Here’s something I’ve been wondering about. Anybody know Arabic historical linguistics?
Al-qaeda is Arabic for “the base, basis, foundation, military base”. Alkaid is the Arabic name for Eta Ursae Majoris, a star in the Big Dipper. It’s short for al-qaid al-banat an-nac, meaning “the leader of the daughters of the bier”, because the three stars of the Dipper’s handle were seen as mourning maidens, wailing at the bier of their father who had been murdered by Polaris.
So qaida is foundation and qaid is leader. Are these words true cognates? Does Al-Qaeda have its own star in the sky? The terrorist organisation has sure set a fair number of maidens a-mourning through its murders.
Update same evening: Dear Reader Bo explains that the two words do indeed share a root meaning “to sit down; to remain, stay”. Qaid can be translated as “companion; one with whom one sits together; keeper, guardian, supervisor”.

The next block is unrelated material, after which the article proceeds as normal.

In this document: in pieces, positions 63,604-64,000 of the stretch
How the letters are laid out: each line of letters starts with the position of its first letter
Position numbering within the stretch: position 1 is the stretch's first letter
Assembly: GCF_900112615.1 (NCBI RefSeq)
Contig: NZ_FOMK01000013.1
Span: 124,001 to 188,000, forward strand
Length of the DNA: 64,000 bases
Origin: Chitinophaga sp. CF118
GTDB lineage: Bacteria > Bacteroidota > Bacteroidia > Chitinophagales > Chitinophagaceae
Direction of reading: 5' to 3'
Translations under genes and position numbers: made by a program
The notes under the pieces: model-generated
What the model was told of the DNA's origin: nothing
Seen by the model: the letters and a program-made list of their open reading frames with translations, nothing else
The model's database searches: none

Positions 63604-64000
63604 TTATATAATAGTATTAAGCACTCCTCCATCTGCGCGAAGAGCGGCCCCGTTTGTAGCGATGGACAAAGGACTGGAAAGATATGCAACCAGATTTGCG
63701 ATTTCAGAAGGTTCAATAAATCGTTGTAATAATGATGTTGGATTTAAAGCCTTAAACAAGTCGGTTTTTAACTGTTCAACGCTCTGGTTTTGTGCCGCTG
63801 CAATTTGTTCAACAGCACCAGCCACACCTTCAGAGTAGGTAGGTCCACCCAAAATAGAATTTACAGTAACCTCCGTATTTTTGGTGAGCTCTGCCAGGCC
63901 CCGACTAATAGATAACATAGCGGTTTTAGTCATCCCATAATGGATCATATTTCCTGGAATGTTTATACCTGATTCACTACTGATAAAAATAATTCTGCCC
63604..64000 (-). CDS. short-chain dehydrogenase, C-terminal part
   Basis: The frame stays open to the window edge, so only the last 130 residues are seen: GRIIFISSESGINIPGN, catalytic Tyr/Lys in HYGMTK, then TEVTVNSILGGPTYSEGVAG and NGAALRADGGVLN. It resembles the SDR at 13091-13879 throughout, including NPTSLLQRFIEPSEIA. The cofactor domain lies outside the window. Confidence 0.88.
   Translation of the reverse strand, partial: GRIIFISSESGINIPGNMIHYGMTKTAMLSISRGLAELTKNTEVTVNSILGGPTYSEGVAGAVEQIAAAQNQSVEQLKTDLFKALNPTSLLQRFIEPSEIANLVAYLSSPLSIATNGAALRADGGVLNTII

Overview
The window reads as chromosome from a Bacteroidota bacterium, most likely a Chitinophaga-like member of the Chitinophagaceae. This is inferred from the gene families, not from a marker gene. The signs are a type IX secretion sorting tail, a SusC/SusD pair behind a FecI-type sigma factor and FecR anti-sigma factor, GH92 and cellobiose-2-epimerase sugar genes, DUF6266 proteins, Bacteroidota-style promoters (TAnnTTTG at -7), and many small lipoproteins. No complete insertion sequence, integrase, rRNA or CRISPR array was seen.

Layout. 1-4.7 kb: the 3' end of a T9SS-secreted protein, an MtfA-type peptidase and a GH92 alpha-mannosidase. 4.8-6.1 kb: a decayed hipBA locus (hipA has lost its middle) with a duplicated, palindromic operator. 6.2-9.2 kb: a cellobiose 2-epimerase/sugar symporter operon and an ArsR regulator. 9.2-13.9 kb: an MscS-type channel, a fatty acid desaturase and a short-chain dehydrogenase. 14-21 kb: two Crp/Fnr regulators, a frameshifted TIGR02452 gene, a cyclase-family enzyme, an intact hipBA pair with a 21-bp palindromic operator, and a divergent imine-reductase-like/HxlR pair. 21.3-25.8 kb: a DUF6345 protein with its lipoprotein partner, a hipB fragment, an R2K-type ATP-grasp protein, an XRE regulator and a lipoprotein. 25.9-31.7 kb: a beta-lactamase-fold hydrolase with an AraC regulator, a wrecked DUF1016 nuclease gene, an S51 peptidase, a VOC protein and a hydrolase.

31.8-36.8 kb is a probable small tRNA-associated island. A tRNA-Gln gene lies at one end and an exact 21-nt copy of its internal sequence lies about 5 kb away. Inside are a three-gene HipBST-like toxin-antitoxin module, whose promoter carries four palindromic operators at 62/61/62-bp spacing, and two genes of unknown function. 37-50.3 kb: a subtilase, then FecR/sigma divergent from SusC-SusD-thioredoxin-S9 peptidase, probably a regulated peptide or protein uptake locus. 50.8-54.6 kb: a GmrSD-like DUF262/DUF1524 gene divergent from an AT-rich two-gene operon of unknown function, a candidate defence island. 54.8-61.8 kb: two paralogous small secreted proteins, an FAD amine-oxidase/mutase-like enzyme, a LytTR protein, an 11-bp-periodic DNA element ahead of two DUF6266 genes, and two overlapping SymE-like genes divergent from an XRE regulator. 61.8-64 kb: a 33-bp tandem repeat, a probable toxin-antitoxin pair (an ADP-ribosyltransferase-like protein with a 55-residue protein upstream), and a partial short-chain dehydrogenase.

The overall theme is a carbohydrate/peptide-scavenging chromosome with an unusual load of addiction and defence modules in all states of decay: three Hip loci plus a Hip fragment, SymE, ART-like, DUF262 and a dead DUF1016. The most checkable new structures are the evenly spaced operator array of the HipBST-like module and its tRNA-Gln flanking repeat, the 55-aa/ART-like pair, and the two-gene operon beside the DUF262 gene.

Update 8 October: Says Dear Reader Dilworth (who should know, being a professor of Arabic), “The star in the big bear constellation is called al-qaa’id in Arabic (I checked this on several Arabic astronomy sites) with a hamza in the middle (not an Ayn) which means that it is the active participle of the verb ‘to lead’, with the root qaaf waaw daal. Al-Qaeda is spelled with an Ayn in the middle (root qaaf, Ayn, daal) and it has the basic meaning mentioned: to sit. The two words are not only not cognate, they are not at all related.”